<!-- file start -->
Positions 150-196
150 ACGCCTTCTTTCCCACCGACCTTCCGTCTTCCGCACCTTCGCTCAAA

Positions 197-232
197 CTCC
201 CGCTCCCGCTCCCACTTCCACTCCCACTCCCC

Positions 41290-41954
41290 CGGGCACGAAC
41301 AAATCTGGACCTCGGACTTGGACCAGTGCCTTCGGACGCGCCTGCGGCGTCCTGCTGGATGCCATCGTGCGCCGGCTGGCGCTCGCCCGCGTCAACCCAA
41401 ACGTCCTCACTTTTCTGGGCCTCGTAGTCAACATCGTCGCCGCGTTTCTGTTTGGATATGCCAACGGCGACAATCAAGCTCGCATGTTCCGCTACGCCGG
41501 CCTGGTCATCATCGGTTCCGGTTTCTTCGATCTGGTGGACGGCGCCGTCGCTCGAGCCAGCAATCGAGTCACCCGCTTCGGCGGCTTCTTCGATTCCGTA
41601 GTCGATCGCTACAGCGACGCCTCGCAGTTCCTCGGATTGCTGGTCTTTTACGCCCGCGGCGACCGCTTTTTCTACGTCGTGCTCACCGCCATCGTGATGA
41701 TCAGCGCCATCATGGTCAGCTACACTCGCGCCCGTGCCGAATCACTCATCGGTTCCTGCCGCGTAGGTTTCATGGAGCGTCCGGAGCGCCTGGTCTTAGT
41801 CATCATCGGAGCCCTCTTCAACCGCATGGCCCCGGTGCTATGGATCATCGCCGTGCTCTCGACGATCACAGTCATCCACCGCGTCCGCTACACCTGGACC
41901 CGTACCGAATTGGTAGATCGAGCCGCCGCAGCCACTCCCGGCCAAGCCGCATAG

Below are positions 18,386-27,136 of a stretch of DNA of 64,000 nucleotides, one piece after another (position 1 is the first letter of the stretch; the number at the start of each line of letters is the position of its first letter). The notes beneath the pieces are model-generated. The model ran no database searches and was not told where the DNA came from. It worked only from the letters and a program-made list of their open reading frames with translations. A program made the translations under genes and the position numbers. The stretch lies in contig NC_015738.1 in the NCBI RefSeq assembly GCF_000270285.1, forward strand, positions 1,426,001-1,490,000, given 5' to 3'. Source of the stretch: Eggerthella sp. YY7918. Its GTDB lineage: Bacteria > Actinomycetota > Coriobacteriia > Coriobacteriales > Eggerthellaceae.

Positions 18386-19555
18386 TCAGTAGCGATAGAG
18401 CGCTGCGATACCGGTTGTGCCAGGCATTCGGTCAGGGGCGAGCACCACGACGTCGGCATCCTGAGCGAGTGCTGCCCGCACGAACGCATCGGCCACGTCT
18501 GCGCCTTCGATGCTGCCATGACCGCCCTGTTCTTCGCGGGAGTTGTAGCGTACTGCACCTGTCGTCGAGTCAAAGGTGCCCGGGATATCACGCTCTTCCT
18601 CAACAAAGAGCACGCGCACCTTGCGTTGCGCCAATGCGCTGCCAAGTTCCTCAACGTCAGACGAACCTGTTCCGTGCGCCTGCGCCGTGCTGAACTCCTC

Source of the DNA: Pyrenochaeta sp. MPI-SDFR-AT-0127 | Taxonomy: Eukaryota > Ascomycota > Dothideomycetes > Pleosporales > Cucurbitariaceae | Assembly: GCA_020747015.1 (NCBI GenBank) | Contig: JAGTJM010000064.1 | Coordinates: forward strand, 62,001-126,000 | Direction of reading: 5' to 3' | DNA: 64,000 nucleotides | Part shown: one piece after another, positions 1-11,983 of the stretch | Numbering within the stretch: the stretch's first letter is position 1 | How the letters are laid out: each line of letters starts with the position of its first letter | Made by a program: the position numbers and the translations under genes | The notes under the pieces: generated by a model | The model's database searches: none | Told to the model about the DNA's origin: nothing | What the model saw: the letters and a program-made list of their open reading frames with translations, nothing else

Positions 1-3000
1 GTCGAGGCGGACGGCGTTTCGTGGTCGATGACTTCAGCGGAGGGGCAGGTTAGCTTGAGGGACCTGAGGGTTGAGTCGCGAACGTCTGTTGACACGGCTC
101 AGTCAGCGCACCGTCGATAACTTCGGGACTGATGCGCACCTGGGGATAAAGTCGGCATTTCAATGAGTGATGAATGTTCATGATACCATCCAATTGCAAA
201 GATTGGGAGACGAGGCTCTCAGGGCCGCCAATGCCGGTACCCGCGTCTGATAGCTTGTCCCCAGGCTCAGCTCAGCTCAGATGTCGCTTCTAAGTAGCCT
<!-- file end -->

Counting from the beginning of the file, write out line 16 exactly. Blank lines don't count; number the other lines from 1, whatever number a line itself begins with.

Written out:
Positions 18386-19555